5. When you won’t need forbearance protections
Forbearance is the ability to delay your monthly payments temporarily. You don’t have to make payments while your loans are in forbearance. The government allows you to pause payments for a year at a time, up to three years total.
One thing to remember with forbearance is that during this period, your loans continue to accrue interest. Your interest eventually capitalizes, which means it gets added to your principal balance costing you more money over time.
If you have money saved up in an emergency fund, as mentioned earlier, you might not need to rely on forbearance. In this situation, refinancing your student loan debt and lowering your interest rate is a more important goal.
Take Action: Take a survey of your finances and determine if you’re stable enough to give up this valuable protection.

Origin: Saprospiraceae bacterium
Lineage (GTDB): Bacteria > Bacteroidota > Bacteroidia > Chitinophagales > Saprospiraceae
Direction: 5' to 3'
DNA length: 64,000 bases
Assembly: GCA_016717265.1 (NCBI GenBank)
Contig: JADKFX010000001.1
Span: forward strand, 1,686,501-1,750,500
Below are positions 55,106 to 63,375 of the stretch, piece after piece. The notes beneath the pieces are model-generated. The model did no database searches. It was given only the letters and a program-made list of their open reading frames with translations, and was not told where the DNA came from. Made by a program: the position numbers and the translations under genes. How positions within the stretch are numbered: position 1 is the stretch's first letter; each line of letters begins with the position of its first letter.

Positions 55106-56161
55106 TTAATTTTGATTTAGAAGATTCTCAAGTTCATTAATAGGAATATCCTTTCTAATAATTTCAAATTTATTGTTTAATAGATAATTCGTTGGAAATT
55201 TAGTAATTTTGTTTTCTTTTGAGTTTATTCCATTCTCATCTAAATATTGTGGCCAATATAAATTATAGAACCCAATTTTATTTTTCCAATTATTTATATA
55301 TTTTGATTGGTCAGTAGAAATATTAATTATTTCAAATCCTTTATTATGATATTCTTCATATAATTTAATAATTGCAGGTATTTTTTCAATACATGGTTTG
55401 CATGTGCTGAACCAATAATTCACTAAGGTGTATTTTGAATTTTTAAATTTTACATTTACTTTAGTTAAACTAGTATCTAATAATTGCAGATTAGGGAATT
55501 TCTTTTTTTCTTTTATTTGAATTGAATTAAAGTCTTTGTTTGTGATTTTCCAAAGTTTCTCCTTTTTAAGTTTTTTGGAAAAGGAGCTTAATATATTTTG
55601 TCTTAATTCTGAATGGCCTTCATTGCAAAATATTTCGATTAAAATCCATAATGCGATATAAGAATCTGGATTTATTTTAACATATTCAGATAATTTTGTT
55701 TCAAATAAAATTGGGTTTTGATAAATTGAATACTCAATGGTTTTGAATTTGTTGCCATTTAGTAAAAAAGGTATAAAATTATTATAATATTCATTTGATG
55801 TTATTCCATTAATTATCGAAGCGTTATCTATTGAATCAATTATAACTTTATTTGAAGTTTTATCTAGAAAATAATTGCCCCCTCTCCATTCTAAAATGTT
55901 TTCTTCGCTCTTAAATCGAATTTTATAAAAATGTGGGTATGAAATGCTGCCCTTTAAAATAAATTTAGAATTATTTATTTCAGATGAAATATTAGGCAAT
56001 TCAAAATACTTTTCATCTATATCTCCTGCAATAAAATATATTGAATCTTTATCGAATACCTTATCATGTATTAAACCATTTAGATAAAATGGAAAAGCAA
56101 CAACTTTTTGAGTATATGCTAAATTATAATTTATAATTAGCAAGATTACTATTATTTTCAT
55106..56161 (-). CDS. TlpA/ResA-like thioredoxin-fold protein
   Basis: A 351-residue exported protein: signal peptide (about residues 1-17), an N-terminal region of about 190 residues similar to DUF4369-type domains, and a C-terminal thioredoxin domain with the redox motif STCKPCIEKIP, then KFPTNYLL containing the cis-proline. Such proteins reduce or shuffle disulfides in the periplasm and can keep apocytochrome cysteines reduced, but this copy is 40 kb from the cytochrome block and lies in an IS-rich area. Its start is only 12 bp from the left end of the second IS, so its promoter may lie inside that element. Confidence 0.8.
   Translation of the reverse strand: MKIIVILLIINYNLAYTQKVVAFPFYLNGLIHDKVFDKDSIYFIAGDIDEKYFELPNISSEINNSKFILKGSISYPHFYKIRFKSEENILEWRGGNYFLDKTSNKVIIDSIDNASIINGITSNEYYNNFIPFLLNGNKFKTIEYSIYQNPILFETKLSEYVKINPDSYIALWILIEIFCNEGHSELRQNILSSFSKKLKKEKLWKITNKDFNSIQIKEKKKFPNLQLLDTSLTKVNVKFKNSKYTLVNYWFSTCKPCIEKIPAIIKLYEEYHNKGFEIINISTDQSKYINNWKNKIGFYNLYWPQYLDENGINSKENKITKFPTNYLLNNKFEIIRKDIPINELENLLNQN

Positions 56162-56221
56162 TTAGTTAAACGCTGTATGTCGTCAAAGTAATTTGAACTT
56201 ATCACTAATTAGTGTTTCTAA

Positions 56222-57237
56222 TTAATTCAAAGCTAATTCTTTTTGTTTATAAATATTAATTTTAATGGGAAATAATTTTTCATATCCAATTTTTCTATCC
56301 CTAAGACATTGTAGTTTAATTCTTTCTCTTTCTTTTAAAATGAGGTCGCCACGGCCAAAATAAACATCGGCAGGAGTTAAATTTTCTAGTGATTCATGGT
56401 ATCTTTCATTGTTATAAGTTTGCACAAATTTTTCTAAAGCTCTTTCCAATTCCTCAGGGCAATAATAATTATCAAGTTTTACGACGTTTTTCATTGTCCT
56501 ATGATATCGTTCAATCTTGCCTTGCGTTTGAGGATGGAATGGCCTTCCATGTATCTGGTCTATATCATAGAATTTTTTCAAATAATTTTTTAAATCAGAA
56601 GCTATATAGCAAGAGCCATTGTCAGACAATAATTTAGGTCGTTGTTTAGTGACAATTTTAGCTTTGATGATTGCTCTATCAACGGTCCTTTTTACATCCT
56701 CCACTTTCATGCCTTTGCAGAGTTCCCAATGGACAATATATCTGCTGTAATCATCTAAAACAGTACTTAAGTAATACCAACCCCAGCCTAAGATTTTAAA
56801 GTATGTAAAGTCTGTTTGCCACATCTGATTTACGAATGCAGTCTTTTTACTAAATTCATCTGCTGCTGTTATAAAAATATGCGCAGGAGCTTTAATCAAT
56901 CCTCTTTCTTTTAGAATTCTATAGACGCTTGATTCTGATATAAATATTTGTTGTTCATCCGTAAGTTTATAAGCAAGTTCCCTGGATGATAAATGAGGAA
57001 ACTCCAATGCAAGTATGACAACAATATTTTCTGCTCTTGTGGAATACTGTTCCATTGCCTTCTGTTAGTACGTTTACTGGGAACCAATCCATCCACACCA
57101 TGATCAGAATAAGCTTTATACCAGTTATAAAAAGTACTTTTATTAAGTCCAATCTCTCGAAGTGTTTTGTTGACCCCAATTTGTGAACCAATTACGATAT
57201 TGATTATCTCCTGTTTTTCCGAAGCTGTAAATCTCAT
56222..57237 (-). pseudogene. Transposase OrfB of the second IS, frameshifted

Refinancing your student loans is a great repayment option that can save you thousands of dollars. Some people I’ve helped have cut tens of thousands of dollars off of their student loan debt. Taking the time to go through all of your repayment options and making the right choice for your situation is a gamechanger.
Travis Hornsby founded Student Loan Planner after helping his physician wife navigate ridiculously complex student loan repayment decisions. To date, he’s consulted on over $400 million in student debt personally, more than anyone else in the country. He is a Chartered Financial Analyst and brings his background as a former bond trader trading billions of dollars.
He brings that same intensity to analyzing the best repayment paths for graduate degree professionals with six figures of student debt. He’s helped over 1,700 clients save over $80 million dollars on their student loans, and he’s been featured in U.S. News, Business Insider, Forbes, Huffington Post, Rolling Stone, ChooseFi, Bigger Pockets Money, and more.